The tentative Dec. 6 execution date for death row inmate Gary Haugen faces a new obstacle — a legal defense group’s challenge that Haugen’s competency hearing wasn’t all that competent.
Oregon Capital Resource Center filed a request Monday asking the state Supreme Court to block Marion County Circuit Judge Joseph Guimond from signing a death warrant for Haugen, saying that a competency hearing held last month failed to meet the court’s standards.
The center — headed by Jeff Ellis, a board member for Oregonians for Alternatives to the Death Penalty — argued that Guimond improperly excluded consideration of Portland neuropsychologist Muriel Lezak’s opinion that Haugen is delusional.
The request asks the Supreme Court to require a new competency hearing with a new judge, lift the ban on Lezak’s opinion, allow others to present evidence of Haugen’s incompetence and appoint a new lawyer for Haugen. One of his attorneys should be replaced because of an alleged conflict of interest, the request states.
“Society’s independent stake in enforcement of the Eighth Amendment’s prohibition against cruel and unusual punishment cannot be overridden by a defendant’s purported desire to ‘sacrifice’ himself to prove that Oregon’s death penalty system and criminal justice system is unfair and unconstitutional,” Ellis wrote in the filing.
Responses are due by the end of Friday, he said. Oregon Capital Resource Center provides resources and training for attorneys defending death penalty cases.
The filing is the latest effort by death penalty opponents to halt the execution of twice-convicted murderer Haugen, who has repeatedly sought to end his legal challenges and be put to death.
Haugen himself objected to any use of Lezak’s opinion, saying that she and his attorneys at the time — W. Keith Goody and Andy Simrin –failed to get his permission to release any medical information about him. Haugen also said that Lezak was on a mission to find him incompetent.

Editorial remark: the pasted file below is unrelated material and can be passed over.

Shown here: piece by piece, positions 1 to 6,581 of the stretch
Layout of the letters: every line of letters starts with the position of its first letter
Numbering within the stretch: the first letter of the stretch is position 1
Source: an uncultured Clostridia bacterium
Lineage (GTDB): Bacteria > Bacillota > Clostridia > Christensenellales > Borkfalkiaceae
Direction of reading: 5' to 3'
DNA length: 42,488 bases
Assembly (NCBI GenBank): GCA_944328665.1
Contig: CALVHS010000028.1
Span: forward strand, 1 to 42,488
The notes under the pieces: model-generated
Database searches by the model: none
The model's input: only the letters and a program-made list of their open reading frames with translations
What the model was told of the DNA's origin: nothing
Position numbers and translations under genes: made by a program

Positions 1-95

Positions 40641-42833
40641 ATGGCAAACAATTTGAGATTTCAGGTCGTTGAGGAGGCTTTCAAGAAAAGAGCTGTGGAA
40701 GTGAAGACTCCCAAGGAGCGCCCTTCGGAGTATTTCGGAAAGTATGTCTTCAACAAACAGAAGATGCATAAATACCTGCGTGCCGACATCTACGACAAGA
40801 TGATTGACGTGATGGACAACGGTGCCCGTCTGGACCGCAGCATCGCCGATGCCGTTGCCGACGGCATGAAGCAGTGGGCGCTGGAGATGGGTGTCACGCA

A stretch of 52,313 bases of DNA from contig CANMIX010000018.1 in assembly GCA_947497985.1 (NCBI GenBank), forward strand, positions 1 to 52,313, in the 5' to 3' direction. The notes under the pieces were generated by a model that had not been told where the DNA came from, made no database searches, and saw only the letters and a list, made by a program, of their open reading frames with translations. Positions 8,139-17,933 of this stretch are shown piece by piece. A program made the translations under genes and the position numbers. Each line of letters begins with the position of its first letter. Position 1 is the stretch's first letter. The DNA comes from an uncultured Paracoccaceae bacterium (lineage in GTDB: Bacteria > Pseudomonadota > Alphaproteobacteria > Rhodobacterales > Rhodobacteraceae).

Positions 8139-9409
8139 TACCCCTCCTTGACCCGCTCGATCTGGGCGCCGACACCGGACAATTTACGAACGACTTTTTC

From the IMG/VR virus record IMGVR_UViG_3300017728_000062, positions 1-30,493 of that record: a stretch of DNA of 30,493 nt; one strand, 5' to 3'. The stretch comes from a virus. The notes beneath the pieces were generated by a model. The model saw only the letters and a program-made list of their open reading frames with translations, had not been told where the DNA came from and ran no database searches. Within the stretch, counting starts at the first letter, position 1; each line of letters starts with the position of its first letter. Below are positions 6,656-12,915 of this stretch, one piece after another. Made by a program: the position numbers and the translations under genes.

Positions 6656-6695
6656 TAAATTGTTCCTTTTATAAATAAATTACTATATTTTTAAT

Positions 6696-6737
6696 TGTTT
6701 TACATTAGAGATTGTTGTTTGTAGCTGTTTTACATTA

Guimond initially allowed Haugen to waive his appeals and set an Aug. 16 execution date last May. But Goody and Simrin argued that Haugen was not competent, citing the Lezak opinion.
The state Supreme Court stepped in, ordering Guimond to cancel the execution, schedule a psychological evaluation with an Oregon Health Authority-designated professional and conduct a full competency hearing.
Guimond agreed. Another judge subsequently replaced Goody and Simrin at Haugen’s request.
The new competency hearing was held Sept. 27. Portland psychologist Richard Hulteng, who met with Haugen for 10 hours over two days, detailed his evaluation of Haugen and testified that the inmate was mentally competent.
Guimond then ruled on Oct. 7 that Haugen was competent to waive his legal appeals and is legally sane for the purposes of execution. Although Guimond did not sign a death warrant at the hearing, he said he expected to do so once the state submits its motion.
But Ellis wrote that Guimond’s process did not comply with the Supreme Court’s requirements. The Supreme Court ordered Guimond to allow Goody and Simrin to present evidence pertinent to Haugen’s mental capacity. Not only did Guimond disallow pertinent information — the Lezak opinion — but Haugen’s new attorneys failed to challenge Hulteng’s opinion, did not present their own expert and did not call Goody and Simrin to testify about Haugen, Ellis argued.
“It may be clear from the record or from their response to this pleading that current counsel are unwilling to present evidence of Mr. Haugen’s incompetence because they view their ethical duty in a manner differently than described by caselaw,” Ellis wrote. He urged the Supreme Court to allow third-party attorneys to “present the evidence that was missing from the last hearing.”
He cited testimony from Haugen’s 2007 trial for the killing of fellow inmate David Polin. The testimony showed Haugen had a history of serious mental illness and dysfunction, he wrote, including a diagnosis of “intermittent explosive personality disorder” and seizures.
Ellis also argued that the Supreme Court should disqualify Steve Gorham from representing Haugen in the current proceeding. Gorham was one of the two lawyers representing Haugen in his 2007 trial for killing Polin.
Ellis wrote that part of an attorney’s responsibility is to advise Haugen on all his legal options — including that his trial attorney may have made mistakes. Gorham is unlikely to offer that as an option, he argued.
Gorham declined to comment. Haugen’s other attorney, Greg Scholl, did not return a call for comment.
Haugen and a co-defendant, Jason Brumwell, were convicted in 2007 of stabbing Polin and crushing his head. Haugen had already been serving a life sentence with the possibility of parole at the Oregon State Penitentiary for the 1981 beating death of Mary Archer of Northeast Portland. Archer was the mother of his former girlfriend.